Last month I posted about a Toshiba copy of the RCA BK5. Here we have Toshiba's take on the RCA77 DX....
|Toshiba Model K|
The Toshiba model K was one of the later Japanese ribbon mics. By this point they had really mastered the technology and were producing high quality microphones to rival to the American mics. It is slightly shorter than an RCA 77DX, but is equally heavy and well built. I very much like its stubby looks and slotted grill holes.
|Rear of the model K, with pattern control|
The model K was designed to broadcast standards, and this specimen was obviously made for NHK (Nippon Hōsō Kyōkai, or Japan Broadcasting Corporation), which is Japan's equivalent of the BBC. Like most Japanese ribbon mics, this has a 600 ohm impedance and gives a strong output.
Inside the mic, the motor is based around a single strong horseshoe magnet, with the ribbon held between two chunky pole pieces.
Like the RCA 77DX, there is an acoustic labyrinth made from a series of holes with connecting channels, which goes up and down the centre of the mic. Two thick wires take the signal from the ribbon, through the labyrinth, down to the transformer below.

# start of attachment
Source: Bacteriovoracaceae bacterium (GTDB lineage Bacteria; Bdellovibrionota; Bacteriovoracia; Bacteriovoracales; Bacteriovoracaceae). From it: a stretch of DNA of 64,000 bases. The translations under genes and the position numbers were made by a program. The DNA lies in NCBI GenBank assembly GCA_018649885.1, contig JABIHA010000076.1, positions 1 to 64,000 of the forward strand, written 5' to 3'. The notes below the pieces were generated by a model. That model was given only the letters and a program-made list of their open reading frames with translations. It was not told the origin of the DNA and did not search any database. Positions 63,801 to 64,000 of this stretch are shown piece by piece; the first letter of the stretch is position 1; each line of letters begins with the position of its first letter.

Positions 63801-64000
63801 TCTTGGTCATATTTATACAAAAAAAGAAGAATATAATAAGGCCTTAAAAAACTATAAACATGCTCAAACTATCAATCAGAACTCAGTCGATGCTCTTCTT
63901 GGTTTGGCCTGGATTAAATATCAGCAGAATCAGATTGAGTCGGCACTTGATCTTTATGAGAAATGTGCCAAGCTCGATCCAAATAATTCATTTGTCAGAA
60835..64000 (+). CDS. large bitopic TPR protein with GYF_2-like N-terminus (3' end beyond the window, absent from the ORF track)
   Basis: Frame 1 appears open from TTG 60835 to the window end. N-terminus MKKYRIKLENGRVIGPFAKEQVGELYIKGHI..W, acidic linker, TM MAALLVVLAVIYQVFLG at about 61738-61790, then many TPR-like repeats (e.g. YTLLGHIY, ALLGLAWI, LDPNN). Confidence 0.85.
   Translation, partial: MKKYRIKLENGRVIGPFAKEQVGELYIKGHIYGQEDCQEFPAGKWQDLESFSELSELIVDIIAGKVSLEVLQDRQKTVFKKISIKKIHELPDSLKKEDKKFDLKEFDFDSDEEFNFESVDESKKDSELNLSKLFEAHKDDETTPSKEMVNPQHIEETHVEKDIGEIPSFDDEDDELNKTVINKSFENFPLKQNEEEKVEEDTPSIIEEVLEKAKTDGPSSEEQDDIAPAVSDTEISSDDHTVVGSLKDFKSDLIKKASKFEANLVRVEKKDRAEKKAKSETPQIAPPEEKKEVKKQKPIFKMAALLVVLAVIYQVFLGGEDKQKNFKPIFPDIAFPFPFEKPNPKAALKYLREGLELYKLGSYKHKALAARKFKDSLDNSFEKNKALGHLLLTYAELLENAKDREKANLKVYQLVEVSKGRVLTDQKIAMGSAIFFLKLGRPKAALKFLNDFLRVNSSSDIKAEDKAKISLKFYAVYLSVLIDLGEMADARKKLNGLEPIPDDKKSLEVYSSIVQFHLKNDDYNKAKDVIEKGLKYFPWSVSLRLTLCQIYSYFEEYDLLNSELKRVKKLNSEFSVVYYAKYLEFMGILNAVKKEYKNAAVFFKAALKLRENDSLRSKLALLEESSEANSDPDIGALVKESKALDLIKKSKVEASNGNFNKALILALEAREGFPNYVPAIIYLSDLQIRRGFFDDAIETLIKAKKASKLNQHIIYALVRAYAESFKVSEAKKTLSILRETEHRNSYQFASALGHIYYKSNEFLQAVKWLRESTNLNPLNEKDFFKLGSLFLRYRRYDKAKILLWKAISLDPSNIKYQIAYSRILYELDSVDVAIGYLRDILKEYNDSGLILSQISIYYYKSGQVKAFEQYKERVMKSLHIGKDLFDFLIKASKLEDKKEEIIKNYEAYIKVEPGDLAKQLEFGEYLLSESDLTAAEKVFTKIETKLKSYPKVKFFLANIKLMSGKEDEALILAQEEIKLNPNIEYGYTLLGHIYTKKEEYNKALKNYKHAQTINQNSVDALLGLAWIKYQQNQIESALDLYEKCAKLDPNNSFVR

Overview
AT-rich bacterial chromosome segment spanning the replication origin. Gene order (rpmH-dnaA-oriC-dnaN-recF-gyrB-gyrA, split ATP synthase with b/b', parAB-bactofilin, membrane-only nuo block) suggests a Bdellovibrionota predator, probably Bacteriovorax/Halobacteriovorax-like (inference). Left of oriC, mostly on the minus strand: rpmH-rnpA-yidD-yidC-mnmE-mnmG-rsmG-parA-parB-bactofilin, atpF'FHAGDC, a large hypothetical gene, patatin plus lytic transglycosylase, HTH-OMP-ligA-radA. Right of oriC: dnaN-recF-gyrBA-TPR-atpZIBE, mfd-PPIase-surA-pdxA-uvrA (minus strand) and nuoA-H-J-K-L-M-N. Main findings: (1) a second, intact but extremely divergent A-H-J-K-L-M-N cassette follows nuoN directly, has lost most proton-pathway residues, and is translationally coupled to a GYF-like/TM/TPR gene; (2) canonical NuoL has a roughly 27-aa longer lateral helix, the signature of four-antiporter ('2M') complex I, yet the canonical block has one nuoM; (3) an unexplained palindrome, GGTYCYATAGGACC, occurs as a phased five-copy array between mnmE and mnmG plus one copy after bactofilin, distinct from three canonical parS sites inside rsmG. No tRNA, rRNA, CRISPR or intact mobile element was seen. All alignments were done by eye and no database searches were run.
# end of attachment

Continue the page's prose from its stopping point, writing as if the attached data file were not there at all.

|Acoustic labyrinth in the middle of the mic|
The pattern control uses a choice of baffles to partly or entirely redirect the rear of the ribbon into the acoustic labyrinth. This turns the mic into a pressure transducer when the rear baffle is closed, giving a more omnidirection pattern.
|Pattern control on the Toshiba type G.|
It differs from the RCA design: the 77DX has a a cam shaped copper plate that allows the rear vent to be opened by incremental amounts, whereas the Toshiba has three discrete positions, which are labelled...
- N (fully closed - non-directional)
- B (fully open - bidirectional or figure 8), and
- U (a small opening - unidirectional or cardioid)
|High pass filter switch|
Update 27/5/13... this is how the filter affects the frequency response....